In addition to writing six books, one of which was adapted into an HBO movie produced by Robert Redford, Sarris is a professor of Indian studies at Sonoma State University.

The chances that the Bureau of Indian Affairs will launch an investigation based on Montgomery's letter alone appear remote because it usually takes complaints from tribal members to prompt action.

"The tribes determine their membership," BIA spokeswoman Nedra Darling said Wednesday. She said the tribe also dictates membership requirements.

But casino critics such as Cheryl Schmit of Stand up for California, said questions about the legitimacy of tribal members can lead to internal squabbles and turnover of leadership. She said some tribes have accepted non-Indians members, which she described as a serious problem and "a California phenomenon" since voters a decade ago approved Las-Vegas style gaming only on Indian lands.

Ensuring that tribal members are Indian, she said, is something to which citizens are entitled.

"It's not racist, but it is racial, because the voters of California carved out an exception for Native Americans to have slot machines and gaming activity," she said.

But members of the Graton Rancheria who were interviewed this week said they have no doubt Sarris is part Indian and a bona fide tribal member.

"He belongs to our family," said Linda Trujillo, who works as a receptionist at the tribal offices in Rohnert Park.

She said she and Sarris are cousins. She her grandmother, who was born Juanita Sarrgossa, was the sister of Evelyn Sarrgossa, Sarris's grandmother.

And Trujillo said she met their mother, "Nettie Smith," an Indian who "didn't speak one word of English."

"I remember Nettie Smith. She was a typical Indian of the day, a short rotund woman," said Arthur "Tooch" Colombo, a Graton Rancheria member who said he is likely a distant cousin of Sarris'.

"He's definitely got some Coast Miwok blood in him," Colombo said.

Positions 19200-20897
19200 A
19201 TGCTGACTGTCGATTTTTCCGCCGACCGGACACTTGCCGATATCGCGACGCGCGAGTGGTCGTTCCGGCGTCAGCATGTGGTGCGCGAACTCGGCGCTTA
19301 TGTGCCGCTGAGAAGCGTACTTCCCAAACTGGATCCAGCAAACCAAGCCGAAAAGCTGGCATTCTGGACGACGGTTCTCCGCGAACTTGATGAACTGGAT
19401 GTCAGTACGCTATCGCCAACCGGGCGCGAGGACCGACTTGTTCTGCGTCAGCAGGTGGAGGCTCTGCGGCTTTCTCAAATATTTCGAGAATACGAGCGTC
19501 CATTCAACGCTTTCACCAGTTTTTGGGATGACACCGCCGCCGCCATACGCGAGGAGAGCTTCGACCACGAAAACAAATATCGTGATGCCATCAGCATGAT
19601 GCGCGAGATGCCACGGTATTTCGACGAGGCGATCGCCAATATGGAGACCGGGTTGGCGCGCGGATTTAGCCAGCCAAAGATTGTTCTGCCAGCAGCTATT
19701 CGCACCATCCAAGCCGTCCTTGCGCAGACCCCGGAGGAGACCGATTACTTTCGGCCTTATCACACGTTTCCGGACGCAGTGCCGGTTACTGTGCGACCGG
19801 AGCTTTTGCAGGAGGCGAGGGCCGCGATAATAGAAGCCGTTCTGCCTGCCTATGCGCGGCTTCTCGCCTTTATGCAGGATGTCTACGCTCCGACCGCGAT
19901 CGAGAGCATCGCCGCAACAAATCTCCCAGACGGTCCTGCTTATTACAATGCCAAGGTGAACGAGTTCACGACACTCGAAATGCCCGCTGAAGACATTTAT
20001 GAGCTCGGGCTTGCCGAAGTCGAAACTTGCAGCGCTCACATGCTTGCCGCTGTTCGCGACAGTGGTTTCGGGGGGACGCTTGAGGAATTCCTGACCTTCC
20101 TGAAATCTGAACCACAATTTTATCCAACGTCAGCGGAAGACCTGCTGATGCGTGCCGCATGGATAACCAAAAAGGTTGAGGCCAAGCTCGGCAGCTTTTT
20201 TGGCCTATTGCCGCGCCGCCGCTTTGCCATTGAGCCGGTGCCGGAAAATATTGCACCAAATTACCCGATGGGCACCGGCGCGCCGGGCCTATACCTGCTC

But Montgomery maintained that some Native Americans, including members of Sarris' tribe, were skeptical of his lineage in 2003 when the tribe unveiled its proposed large casino resort in partnership with Station Casinos of Las Vegas.

Her subsequent research, she said, documented how it is virtually impossible for Sarris to be an Indian through his father, Emilio Hilario, as he asserts.

In particular, she said Census records show the maiden name of Reinette Sarrgossa, the maternal grandmother of Hilario, was Stewart, not Smith, and her parents were born on the East Coast.

She details her research along with copies of census records on her group's Web site, stopthecasino101.com.

But Sarris said written records are inconsistent and "don't tell the whole story — that's the bottom line."

He said he relies in part on oral traditions within the tribe and photos that link him to Pomos and Miwoks.

He noted other inconsistencies in public records that are not reflected in the research by his critic. On his father's birth certificate, his mother is identified as "Mexican," he said. And when his great grandmother, Reinette, died, he said her parents were listed as "unknown."

Sarris said old public documents cannot be counted on when it comes to California Indians, who often concealed their heritage because of the prejudice and mistreatment they experienced.

"There were slavery laws until 1868 when Indians were indentured, bought and sold," he said. "We weren't citizens until 1924."

But Montgomery said some Native Americans, interested in safeguarding tribal membership, have thanked her for researching Sarris' roots.

"I have real solid evidence. Maybe he does, too," she said. "Oral tradition is nice, but documentation is better."